Nobody wants to hire a dud. The time, energy and money that go into replacing an employee are usually significant. If we all want to hire great people, then it begs the question — how do we do it? Most people scour their investment decisions in significantly more detail than they analyze the decision on whether or not to invest in a potential employee.
If we are going to start getting smarter in our hiring process, we need to begin with the simple reality that employees are not “fixer uppers.” While you can train people on new skills, it is very hard to change who they are at their core. This common relational mistake happens too frequently in the workplace, as well. We need to get a sense of who someone really is before making a hiring decision. Of course, the challenge is what can you really learn about someone in a typical 30-minute interview?
While a certain level of core skills is usually required, I believe the key thing to look for in hiring a new employee is attitude. I have repeatedly seen how a very skilled worker with a bad attitude can rot an organization from the inside out. Attitudes are contagious, and nobody wants to purposely expose their organization to the harmful impact of “stinkin thinkin.”
Joe and Anne Ulmer are local entrepreneurs with a long track record of success in hiring for attitude. They have operated Ulmer’s Kid Shoes in Jackson for over 30 years. While Joe spends most of his time with the shoe store, Anne is busy running The Beagle Bagel Café, which they opened in 1995. To successfully operate these businesses, they need the dedicated help of many employees who interact directly with the public. The reputation they have built for exceptional customer service is due in large part to their hands on leadership and the hiring of quality employees. Anne shared that “we do our best to hire people with great attitudes and who fit in with our cultural belief that the customer is always right.”
Hiring for attitude is part art and science. While some companies have a battery of tests and detailed interview procedures to filter for attitude, the Ulmer’s base their decisions primarily on gut instinct utilizing decades of experience hiring people. Anne shared the valuable tip that employers should take note of how potential employees treat the interview process. Are they prepared, on time and look their best? The Ulmers also take the time to actually check references. I am amazed at how often this invaluable step is overlooked by employers. Anne also noted words of entrepreneurial wisdom that were shared with her that “you always want to hire good people when you can, even if you are not hiring.”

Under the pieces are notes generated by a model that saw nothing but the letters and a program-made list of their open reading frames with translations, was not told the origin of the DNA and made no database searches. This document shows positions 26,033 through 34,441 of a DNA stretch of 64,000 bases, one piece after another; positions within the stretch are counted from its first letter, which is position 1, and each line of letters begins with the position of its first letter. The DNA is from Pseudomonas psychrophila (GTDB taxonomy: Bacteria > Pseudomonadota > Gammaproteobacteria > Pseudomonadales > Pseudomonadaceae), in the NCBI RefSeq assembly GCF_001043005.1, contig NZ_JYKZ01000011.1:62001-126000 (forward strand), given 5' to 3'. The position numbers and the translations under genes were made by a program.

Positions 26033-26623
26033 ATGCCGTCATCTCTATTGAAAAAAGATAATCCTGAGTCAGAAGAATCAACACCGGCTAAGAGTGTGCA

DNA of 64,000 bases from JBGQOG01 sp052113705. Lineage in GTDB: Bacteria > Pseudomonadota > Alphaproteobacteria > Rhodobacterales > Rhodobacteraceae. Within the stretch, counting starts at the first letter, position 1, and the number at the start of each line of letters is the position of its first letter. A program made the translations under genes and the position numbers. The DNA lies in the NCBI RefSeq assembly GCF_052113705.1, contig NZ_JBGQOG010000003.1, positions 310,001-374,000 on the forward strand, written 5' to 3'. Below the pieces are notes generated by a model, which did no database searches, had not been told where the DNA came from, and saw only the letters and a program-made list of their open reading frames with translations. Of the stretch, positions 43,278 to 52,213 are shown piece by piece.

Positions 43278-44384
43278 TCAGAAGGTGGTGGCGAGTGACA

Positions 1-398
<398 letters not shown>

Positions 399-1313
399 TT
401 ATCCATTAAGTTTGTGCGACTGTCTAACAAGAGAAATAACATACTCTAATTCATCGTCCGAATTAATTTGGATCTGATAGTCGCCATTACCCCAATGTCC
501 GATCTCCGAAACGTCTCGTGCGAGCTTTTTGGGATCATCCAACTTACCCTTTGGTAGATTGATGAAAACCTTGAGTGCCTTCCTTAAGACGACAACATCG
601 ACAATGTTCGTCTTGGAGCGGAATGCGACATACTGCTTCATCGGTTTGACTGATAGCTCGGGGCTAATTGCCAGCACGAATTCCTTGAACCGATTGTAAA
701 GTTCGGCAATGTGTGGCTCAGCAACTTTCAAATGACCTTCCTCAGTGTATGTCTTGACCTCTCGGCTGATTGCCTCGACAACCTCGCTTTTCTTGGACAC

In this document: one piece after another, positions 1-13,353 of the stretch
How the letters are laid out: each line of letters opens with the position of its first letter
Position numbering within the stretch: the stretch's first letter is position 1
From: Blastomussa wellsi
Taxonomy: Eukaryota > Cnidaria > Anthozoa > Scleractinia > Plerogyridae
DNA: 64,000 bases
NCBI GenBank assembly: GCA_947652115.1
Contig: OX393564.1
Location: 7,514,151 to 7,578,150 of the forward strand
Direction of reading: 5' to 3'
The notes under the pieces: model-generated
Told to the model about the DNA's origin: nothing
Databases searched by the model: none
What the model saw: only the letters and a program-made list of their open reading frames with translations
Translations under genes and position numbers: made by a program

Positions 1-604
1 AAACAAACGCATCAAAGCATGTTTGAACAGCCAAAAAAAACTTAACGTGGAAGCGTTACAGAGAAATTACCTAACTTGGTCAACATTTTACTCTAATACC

For the Ulmers, their hard work and dedication has certainly paid off. In addition to running successful businesses for years through economic ups and downs, they are now also in expansion mode with The Beagle Bagel Café. They have expanded their baked goods and catering significantly, and they opened their first franchise store in Madison in 2009. They will also be opening a store in Highland Village this spring. I have no doubt that this husband-and-wife entrepreneurial team will soon be rapidly expanding this franchise in the years to come.
As Keith Harrell in his book “Attitude is Everything” points out, some companies really go to great lengths to hire people with the right attitude. He shares about Southwest Airlines’ detailed procedure for weeding through tens of thousands of applicants to find employees who are the right fit. A Southwest Airlines hiring manager has been quoted as saying that they look for “the perfect blend of energy, humor, team spirit and self confidence to match Southwest’s famously offbeat and customer obsessed culture.” While attitude may not be everything, as we all go through our hiring process, we certainly need to keep attitude at the top of the checklist.
Martin Willoughby is a business lawyer in Jackson. He can be reached at firstname.lastname@example.org.